Archive for November, 2010

MEDICO-PSYCHOLOGICAL ASSOCIATION OF GREAT BRITAIN AND IRELAND – 1911

November 25th, 2010

THE provincial meeting of the Association was held on Thursday, February 23rd, at the Cardiff City Mental Hospital, by the courtesy of Dr. Edwin Goodall and the Committee of Visitors, under the presidency of Dr. JOHN MACPEERSON. There was a good attendance of members and visitors.

The PRESIDENT, replying on behalf of the association, expressed gratitude for tle city’s kind hospitality, and remarked that the function of the members being the care and treatment of the insane, it was necessary continually to educate themselves, and it was in pursuance of that aim that the opportunity of the, visit to the Cardiff Mental Hospital was welcomed.
The PRESIDENT proposed the toast of ” The Lord Mayor and the Corporation,” and expressed a high opinion of the new mental hospital, which was well worthy of emulation. In replying, the LORD MAYOR said that in constructing the hospital the aim had been to have an institution which should be worthy of the city and of the cause, one in which patients could be properly housed and cared for, and yield a fair proportion of cures. That fair degree of success he could claim had been achieved. A further aim had been to make the hospital, by means of an efficient staff and adequate laboratory accommodation, a centre of investigation, and already distinct scientific advances had been made. He hoped one result of the visit of the association would be to encourage the workers at the hospital, and to show the ratepayers of Cardiff the wisdom of the course which had been pursued.

Full text can be found at:

http://www.ncbi.nlm.nih.gov/pmc/articles/PMC2333525/pdf/brmedj07821-0035.pdf

Thanks to Tim Goosey for finding this information.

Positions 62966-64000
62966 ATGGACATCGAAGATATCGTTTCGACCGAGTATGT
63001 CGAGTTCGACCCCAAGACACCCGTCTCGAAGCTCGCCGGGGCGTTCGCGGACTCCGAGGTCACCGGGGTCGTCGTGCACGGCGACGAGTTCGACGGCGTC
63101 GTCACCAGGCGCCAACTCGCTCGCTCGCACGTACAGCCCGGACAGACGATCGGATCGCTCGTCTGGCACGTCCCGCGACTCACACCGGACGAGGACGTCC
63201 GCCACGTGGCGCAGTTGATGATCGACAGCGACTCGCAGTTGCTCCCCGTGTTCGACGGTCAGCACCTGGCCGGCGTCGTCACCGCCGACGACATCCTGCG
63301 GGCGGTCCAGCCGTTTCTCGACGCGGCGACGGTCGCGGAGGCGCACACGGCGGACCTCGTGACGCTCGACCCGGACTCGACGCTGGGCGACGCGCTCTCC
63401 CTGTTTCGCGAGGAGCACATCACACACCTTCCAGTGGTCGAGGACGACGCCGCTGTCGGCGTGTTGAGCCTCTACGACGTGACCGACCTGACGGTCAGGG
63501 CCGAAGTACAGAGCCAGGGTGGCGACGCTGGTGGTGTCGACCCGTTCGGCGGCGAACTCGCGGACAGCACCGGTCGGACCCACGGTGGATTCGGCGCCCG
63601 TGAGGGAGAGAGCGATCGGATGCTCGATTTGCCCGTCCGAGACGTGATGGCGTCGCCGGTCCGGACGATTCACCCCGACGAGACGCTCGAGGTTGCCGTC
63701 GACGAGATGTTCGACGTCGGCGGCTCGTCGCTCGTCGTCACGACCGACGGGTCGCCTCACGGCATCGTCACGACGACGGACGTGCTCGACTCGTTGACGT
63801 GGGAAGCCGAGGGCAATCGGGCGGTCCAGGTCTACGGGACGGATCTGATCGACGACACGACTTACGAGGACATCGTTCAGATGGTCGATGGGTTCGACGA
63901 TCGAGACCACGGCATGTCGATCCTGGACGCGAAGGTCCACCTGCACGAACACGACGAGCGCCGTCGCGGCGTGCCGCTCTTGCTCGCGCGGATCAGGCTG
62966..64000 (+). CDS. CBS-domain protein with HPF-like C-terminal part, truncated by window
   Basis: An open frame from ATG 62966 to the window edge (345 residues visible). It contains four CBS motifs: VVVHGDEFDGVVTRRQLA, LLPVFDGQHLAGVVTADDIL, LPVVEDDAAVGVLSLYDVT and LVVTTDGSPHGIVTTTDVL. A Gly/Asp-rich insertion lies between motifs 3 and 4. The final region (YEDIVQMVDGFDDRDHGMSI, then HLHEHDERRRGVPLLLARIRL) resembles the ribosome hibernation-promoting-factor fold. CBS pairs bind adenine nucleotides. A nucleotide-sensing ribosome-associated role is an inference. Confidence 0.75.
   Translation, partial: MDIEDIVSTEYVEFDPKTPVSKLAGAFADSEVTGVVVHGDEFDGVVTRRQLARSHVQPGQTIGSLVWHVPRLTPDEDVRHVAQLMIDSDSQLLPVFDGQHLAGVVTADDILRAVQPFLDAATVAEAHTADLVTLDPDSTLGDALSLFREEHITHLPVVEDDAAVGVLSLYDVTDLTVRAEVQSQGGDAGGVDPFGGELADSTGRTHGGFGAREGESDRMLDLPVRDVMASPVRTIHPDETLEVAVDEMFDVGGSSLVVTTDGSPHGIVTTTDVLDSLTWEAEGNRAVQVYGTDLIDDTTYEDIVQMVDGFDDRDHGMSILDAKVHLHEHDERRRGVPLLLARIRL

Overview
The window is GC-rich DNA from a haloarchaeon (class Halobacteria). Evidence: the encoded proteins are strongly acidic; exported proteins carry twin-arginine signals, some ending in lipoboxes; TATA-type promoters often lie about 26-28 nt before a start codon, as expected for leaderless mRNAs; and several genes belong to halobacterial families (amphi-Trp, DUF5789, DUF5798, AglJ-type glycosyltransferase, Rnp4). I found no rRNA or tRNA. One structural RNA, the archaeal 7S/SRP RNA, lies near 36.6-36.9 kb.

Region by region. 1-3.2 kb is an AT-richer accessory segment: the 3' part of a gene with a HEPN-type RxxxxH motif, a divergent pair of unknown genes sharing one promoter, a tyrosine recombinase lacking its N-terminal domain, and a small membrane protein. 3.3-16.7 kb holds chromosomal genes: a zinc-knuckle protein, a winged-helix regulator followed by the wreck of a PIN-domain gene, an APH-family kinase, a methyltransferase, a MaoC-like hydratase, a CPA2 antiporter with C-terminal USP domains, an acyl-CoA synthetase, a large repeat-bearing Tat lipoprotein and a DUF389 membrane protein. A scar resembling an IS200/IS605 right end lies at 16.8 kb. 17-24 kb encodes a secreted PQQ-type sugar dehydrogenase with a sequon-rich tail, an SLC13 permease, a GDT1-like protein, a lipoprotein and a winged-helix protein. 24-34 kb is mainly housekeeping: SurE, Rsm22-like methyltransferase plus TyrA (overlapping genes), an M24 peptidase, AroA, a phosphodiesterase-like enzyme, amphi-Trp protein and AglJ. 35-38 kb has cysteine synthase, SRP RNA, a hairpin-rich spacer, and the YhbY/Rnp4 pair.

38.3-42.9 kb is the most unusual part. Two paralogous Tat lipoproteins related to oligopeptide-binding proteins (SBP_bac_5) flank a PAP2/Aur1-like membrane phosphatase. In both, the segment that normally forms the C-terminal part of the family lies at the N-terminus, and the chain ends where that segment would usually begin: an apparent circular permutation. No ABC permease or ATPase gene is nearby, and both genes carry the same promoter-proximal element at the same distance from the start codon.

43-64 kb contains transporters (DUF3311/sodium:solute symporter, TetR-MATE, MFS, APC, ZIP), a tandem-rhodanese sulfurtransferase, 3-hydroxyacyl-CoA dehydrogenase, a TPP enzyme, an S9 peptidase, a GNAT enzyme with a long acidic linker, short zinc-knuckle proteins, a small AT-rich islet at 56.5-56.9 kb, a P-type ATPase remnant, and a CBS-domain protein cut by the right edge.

The opening Ceremony – 15th of April 1908

November 11th, 2010

Below is a photograph of  the main people involved in the opening ceremony, Dr Goodall, Alderman Jacobs and Mr Brace MP

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Why Whitchurch Hospital was built?

November 11th, 2010

Land within the City of Cardiff was at a premium. The majority of the land was owned by three estates: Bute, Tredegar and Windsor and much of this had been used for housing stock. When it came to building an asylum the Visiting Committee tried to find land outside of the city boundary. Land from the Velindre Estate was offered by Mrs Caroline Booker and 120 acres were purchased by the Corporation at two hundred pounds per acre. Thus Cardiff had a site for its asylum outside of the city at a not inconsiderable cost yet cheaper than land within the city boundary would have allowed.  The land was originally farm land and some of the farm buildings were incorporated into the hospital grounds and became the hospital farm. county boroughs of Wales were slowest of all to respond to the need of asylum provision. Newport (1906), Cardiff (1908) and Swansea (1932) were the last places in Wales to build asylums: each preferring to save on capital expenditure and board lunatics in the local county asylum. Cardiff, in particular, had experienced massive urban growth in the nineteenth century. In spite of the city having entered into an arrangement with Glamorgan County Lunatic Asylum in Bridgend to house the city’s pauper lunatics in return for a certain level of payment per head, by the end of the nineteenth century the situation was becoming untenable. Cardiff was pushed into opening its own asylum by concerted pressure from the Lunacy Commission who expressed great dissatisfaction at the overcrowding in Bridgend. Indeed, by the time Cardiff opened, the arrangement with Bridgend had become so stretched that other supplementary arrangements had been brokered and patients returned to the city from Brighton, Chichester, Bridgend, Plymouth, Carmarthen and Talgarth.

Thanks to Ian Beech for this post

Visit to Whitchurch Hospital

November 5th, 2010

Yesterday afternoon (3rd of November) we had a group visit by Tracey Loughran, lecturer in History at Cardiff University and runs an undergraduate module called ‘Managing the Mind: Psychiatry and Psychology in British Culture, 1800-2000’. We started with a tour of the outside of the Hospital followed by some areas inside – the lovely main hall and one of the closed wards. We then had a talk that Tim had prepared, see photo, which was an overview of the history of the Hospital since 1908 and an opportunity for questions.

It was a great afternoon and such a pleasure to welcome the group to Whitchurch Hospital. Thanks to all who helped.

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